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It may seem like the life of a traveling auto writer is all unicorns, rainbows, and thumping V-8s (or V-10s or V-12s), but track-testing a new car can be tough. You have to learn a new track as you learn a new car, typically in a very short period of time and in a limited number of laps. In high-horsepower, expensive cars, the risk factor rises even higher.
But sometimes, it can be borderline magical.
A couple of weeks ago at the Streets of Willow, the tight, small course set off to one side of the famous Willow Springs Raceway, the 2013 Mercedes-Benz SLS AMG GT was my unicorn, and it spread tons of smoky rainbows from its rear end with the aid of its thumping V-8 and Tommy Kendall on its back.
That thumping V-8 has been updated for 2013 and the arrival of the new SLS AMG GT name: 12 horsepower stronger at 583 total, though torque remains flat at 479 pound-feet. The extra power shaves 0.2 seconds off the 0-60 mph time of the previous non-GT SLS AMG, down to 3.6 seconds. Also new for 2013 is a re-tuned version of the AMG Adaptive Performance Suspension, enabling electronic adjustment of the ride and handling characteristics. The seven-speed dual-clutch transmission has also been sharpened, offering quicker shifts and more seamless application of power to the rear wheels.
But underneath the extra power and new gadgets, the SLS AMG GT is still very much the car it was before: it likes to get loose. Turn in to a corner too quickly (or trail brake a touch too much), stomp on the gas a bit early at track-out, or otherwise ask for too much traction with a lateral load applied, and you'll find the rear end is the one that gives up first.
This oversteer-biased nature makes for a lively drive, to say the least, and helps the rather large and heavy SLS AMG GT feel like a smaller, nimbler car in slower or tighter strips of road or track. But in high-speed elements, the rear-happy handling can make the car feel nervous and twitchy--a feeling you don't want when attempting to corner at a buck fifty.
All of that said, we've always preferred a slight bit of oversteer to the other alternative: nose-first plowing understeer. It seems a much more difficult balance to achieve for most manufacturers, with the understeer dialed in to many cars--even high-performance sports cars--from the factory tending more toward terminal than toward the mild, easy-going sort that helps plant the rear and improve lap times.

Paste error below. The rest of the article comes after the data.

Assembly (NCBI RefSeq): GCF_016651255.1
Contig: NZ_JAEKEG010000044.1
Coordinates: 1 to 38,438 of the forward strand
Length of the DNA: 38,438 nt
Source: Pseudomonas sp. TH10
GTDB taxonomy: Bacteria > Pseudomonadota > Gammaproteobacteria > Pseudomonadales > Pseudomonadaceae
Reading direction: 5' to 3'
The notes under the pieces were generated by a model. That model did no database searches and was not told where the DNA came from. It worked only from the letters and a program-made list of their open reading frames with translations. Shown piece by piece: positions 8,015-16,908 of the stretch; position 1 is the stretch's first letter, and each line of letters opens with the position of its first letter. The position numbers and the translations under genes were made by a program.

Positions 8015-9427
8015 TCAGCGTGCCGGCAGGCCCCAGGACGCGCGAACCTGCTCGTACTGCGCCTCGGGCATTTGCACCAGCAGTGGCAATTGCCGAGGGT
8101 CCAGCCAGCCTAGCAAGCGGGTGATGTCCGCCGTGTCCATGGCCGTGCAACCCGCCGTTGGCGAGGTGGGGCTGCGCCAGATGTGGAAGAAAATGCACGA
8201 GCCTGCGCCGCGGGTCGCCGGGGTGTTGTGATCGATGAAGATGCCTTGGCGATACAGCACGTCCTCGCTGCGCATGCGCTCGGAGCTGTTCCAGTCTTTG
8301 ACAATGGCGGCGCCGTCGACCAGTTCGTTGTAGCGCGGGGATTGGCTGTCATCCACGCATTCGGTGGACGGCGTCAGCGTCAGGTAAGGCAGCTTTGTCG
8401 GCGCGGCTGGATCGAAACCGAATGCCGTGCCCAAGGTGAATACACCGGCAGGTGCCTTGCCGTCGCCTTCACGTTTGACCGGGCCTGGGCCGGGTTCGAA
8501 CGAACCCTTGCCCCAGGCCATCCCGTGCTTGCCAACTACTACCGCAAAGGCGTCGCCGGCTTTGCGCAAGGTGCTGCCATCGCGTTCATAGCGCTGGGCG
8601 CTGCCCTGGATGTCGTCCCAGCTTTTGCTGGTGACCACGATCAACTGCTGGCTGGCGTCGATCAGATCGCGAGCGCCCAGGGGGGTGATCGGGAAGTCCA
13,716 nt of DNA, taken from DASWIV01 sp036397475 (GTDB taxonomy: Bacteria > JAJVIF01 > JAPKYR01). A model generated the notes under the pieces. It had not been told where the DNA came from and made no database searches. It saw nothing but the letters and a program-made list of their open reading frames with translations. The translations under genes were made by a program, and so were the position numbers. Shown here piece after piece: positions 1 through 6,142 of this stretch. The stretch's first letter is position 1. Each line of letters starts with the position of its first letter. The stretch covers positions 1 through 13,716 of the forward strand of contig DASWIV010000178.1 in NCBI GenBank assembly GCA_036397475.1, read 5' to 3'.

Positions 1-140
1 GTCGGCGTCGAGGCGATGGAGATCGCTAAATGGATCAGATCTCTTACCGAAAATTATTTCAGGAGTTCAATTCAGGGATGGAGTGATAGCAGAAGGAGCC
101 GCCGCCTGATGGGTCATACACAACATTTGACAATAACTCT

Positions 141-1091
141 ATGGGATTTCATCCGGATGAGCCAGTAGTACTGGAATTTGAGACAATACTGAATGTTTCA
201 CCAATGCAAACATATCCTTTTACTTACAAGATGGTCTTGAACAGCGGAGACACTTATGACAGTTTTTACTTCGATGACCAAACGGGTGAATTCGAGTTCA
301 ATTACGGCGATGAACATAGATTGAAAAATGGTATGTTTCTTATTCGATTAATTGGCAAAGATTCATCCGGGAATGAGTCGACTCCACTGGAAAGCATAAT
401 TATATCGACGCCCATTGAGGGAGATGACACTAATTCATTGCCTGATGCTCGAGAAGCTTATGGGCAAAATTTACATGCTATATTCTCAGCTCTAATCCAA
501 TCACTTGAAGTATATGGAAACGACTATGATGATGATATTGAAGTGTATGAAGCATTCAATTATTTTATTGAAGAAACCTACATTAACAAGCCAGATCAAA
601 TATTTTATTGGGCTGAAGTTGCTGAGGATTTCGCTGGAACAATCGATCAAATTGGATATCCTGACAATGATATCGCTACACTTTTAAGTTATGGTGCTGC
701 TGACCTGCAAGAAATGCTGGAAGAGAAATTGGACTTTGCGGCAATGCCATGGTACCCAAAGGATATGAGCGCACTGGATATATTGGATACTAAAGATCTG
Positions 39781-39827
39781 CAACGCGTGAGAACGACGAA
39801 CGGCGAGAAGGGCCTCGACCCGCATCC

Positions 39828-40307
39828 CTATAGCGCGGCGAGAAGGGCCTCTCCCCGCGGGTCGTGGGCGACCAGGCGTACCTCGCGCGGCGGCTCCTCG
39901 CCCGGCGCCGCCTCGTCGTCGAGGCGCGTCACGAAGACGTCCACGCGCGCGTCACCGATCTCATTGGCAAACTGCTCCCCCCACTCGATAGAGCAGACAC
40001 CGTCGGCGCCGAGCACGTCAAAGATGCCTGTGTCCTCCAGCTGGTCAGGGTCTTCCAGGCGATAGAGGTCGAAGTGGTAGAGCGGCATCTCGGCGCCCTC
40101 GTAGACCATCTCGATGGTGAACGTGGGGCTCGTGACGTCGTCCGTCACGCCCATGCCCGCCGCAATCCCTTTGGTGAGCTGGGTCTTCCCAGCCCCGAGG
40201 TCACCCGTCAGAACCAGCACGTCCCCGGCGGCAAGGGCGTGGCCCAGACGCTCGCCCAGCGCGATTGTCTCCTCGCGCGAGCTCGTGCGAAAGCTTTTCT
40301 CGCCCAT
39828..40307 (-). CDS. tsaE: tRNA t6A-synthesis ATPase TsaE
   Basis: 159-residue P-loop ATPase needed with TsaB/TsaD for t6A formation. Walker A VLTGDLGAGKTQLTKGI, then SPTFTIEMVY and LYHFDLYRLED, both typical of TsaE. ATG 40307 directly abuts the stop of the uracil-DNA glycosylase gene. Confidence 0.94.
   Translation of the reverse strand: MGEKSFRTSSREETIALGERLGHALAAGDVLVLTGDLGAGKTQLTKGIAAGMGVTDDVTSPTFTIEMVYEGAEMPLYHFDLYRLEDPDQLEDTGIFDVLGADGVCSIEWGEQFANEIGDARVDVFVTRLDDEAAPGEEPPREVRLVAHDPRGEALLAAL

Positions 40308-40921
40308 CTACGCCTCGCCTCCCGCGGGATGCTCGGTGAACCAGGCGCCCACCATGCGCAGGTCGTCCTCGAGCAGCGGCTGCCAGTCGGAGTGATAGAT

Why does the SLS AMG GT tend so noticeably toward oversteer? In part, it's a conscious decision to make the car feel more lively at lower speeds. In part, it's probably due to the 47:53 front:rear weight distribution. And in part, it's probably due to the 583 horsepower trying to turn those expensive 20-inch rear tires into delicious whitish-blue smoke.
Of course, the SLS AMG GT is also a luxury car, and while we didn't get to test the new gullwing (or roadster) on public streets, our time spent sitting in the pits in the cabin was refreshing. Updates to the interior over the years since the SLS AMG's introduction have accumulated into a classy, modern look that avoids any kitschy, trendy feel.
A clear and well-laid out control set on the center console matches to simple and straightforward steering wheel (with the nice big paddle shifters mounted to its back). The optional quilted seats are a beautiful touch, and suit the SLS AMG GT well. Throughout the cabin, you'll find quality materials and a clear attention to each detail.
That's not to say there aren't some issues with the SLS AMG GT's cabin. If you're tall, or even tall-ish, you'll note the lack of headroom in the gullwing coupe--with a helmet on, few of those over six feet will fail to rub the ceiling. When it's time to get out, however, those six-footers will hope they do have a helmet on, as it's easy to forget those gullwing doors are hovering at just the right height to brain you on a careless exit. Shorter drivers will be left flailing for the handle if they forget to grab the door on their way down into the seat. It's an imperfect system, however sexy it is.
The Roadster skips most of these problems thanks to its much more conventional power-retracting soft top. It's also the more comely of the two to our eyes, wearing the long and low proportions of the car well, and exposing the gorgeous interior to more eyes with the top down. It also exposes the ears to the song of the superb 6.2-liter V-8 under the hood. Another bonus.
On track, the Roadster isn't markedly less agile or able than the coupe. Even driving them back-to-back, it's not a massive difference, despite the Roadster being a bit less than 100 pounds heavier and a tick less rigid. If you're after the SLS, and you want the Roadster, you'll get no complaints from us. Both are very fast. Scary fast.
At the end of a too-short day on track with the 2013 SLS AMG GT, would we buy one? Definitely.
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